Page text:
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A Fiend in Disguise in Joyce Carol Oates’ “Where Are You Going, Where Have You Been?”
According to Bibleinfo.com, pride is one of the seven deadly sins, and Connie’s vanity and pride are produced apparent in the really first paragraph of the story. Connie had a habit of “Craning her neck to glance into mirrors, or checking other people’s faces to make positive her personal was all right” (Oates 664). Connie’s mom would continually reprimand Connie for starring at herself, and would urge her to be like her sister June who was continually praised by every person, but Connie would disregard her mom and believed herself to be greater than June since she knew that “she was quite and that was everything” (Oates 664). Connie even believed that her mother “preferred her to June due to the fact she was prettier” (Oates 666). Belittling and mocking other folks was one more way that Connie and her buddies would feed their pride. When somebody that amused them walked by, they would “lean together to whisper and laugh secretly (Oates 664), and when a boy that they did not like invited them more than, it made them “feel good to be capable to ignore him” (Oates 665). Connie also committed other sins such as lying to her mother, fornicating with several guys, and not going to church on Sundays. Connie admits that she lies to her mother a lot when she thinks that her “mother is so simple” (Oates 666), and that “it was perhaps cruel to fool her so much” (Oates 666). She would even lie to her mother about what she does when she goes out with her friends. While her mother believed that Connie was just hanging out at the mall with her pals and going to the movies, Connie was really meeting older guys at a drive in restaurant, going to eat with them, and then would go hang out with them in an “alley a mile or so away” from the restaurant exactly where they ate. (Oates 665). In fact, Connie had met so several boys in this way that when she would daydream about the boys she met, they all “fell back and dissolved into a single face that was not even a face, but an thought, a feeling, mixed up with the urgent insistent pounding of the music and the humid evening air of July” (Oates 666). Lastly, Connie did not go to church on the Sunday morning that Arnold Friend showed up on her door simply because no one particular in her household “bothered with church” (Oates 666). Oates is an Atheist (Humanism and its Discontents), as a outcome, it may seem inappropriate to analyze the story by means of a theological viewpoint.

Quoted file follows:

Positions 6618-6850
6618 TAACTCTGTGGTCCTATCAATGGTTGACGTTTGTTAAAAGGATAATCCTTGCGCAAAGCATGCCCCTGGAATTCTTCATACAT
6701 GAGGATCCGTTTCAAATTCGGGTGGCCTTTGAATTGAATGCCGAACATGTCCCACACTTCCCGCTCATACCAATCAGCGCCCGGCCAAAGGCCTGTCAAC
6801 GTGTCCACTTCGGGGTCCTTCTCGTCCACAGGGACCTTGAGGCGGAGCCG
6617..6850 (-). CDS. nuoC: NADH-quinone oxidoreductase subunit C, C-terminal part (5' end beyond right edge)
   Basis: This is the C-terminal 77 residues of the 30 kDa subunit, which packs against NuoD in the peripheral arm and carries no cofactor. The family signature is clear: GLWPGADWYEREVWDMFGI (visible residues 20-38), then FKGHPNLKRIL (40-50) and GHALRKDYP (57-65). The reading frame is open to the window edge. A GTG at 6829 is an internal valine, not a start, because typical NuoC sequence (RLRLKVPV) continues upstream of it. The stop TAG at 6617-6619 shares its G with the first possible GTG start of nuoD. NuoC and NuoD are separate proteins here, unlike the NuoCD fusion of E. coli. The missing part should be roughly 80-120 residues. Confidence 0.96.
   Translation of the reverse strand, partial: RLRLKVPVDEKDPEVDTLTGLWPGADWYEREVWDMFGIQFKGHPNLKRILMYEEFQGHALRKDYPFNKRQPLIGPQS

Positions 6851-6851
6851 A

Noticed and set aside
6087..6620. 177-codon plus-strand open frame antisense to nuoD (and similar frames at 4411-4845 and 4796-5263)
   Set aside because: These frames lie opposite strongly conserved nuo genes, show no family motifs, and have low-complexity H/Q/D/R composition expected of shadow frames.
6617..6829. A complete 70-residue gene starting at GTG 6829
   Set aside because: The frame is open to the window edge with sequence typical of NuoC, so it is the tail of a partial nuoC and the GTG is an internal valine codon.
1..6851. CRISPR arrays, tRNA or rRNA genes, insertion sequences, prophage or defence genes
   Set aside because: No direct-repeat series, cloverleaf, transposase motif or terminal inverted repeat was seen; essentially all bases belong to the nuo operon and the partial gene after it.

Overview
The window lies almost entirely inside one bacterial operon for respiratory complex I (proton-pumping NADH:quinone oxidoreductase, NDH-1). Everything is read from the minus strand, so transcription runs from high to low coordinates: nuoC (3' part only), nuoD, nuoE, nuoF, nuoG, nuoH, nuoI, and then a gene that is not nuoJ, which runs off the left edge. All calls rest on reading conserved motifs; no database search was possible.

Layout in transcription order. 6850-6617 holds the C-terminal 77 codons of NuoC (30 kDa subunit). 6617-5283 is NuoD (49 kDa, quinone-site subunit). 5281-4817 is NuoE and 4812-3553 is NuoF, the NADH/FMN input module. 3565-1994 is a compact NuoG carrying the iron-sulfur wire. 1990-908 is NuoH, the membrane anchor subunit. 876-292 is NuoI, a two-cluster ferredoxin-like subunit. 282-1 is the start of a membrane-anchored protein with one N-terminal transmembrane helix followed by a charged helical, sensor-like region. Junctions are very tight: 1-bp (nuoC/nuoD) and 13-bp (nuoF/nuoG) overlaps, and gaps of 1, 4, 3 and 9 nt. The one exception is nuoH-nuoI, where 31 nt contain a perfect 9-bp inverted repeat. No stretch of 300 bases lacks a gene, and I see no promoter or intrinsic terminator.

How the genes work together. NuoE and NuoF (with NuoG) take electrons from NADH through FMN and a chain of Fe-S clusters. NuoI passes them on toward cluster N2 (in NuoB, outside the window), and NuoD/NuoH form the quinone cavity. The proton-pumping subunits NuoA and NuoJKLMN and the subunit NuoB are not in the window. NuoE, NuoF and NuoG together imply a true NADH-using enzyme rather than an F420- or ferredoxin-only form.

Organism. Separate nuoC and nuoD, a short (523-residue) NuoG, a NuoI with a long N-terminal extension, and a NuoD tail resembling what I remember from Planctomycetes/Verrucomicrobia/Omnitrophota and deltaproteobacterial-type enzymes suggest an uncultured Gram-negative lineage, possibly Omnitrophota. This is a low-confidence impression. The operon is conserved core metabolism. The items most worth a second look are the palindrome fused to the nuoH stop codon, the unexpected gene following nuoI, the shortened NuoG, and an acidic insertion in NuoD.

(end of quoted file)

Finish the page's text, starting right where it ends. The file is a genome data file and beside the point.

Nevertheless, the plethora of subtle religious allusions make it clear that Oates intended for the story to be read with Christian theology in thoughts. Firstly, Oates clarifies that the family is Christian by explaining that they did not bother to go to church on Sundays. Secondly, removing the letter R from the name Arnold Friend produces the words an old fiend. This suggests that Arnold Buddy is at the really least a monster or a demon if not the devil. The final and most evidently theological allusion in the story are the numbers on Arnold Pals automobile: 33, 19, and 17. As pointed out by Nick Courtrights, by counting the books of the Old Testament backwards, the 33rd book from the finish is Judges, and chapter 19 verse 17 of judges says “And when he had lifted up his eyes, he saw a wayfaring man in the street of the city: and the old man said, “Whither goest thou? And whence comest thou?” This is old English for the tittle of the story “Where are you going, exactly where have you been?” By understanding that the story can be interpreted by way of a theological point of view, it can then be confirmed that Arnold Friend is the devil. The devil is quite manipulative “Now the serpent was much more crafty than any of the wild animals the Lord God had made” (The Holy Bible: New International Version, Gen. 3.1). Arnold Buddy is also very cunning and manipulative. He had a “simple lilting voice” (Oates 669), spoke in a “singsong way” (Oates 670), “his smile assured her that every little thing was fine” (Oates 669), and he began the conversation by flattering her and telling her that she is cute. When Connie found out that Arnold Friend was not as young as she first believed and tried to lock the door, he manipulated her into believing that not even iron can protect her from him by saying, “It’s just a screen door. It’s just practically nothing. I imply anybody can break through a screen door and a glass and wood and iron or something else if he wants to, anyone at all and specially Arnold Buddy. If the place lit up with a fire honey you’d come operating out into my arms” (Oates 672). He compares the residence to a cardboard box that he can “knock down at any time” (Oates 675). In this way, Arnold Pal manages to manipulate Connie into feeling helpless, specifically when he tells her that if her parents have been to come they would just end up getting hurt too. The devil is also a master of deception and disguise. “And no wonder, for Satan himself masquerades as an angel of light” (two Cor. 11.14).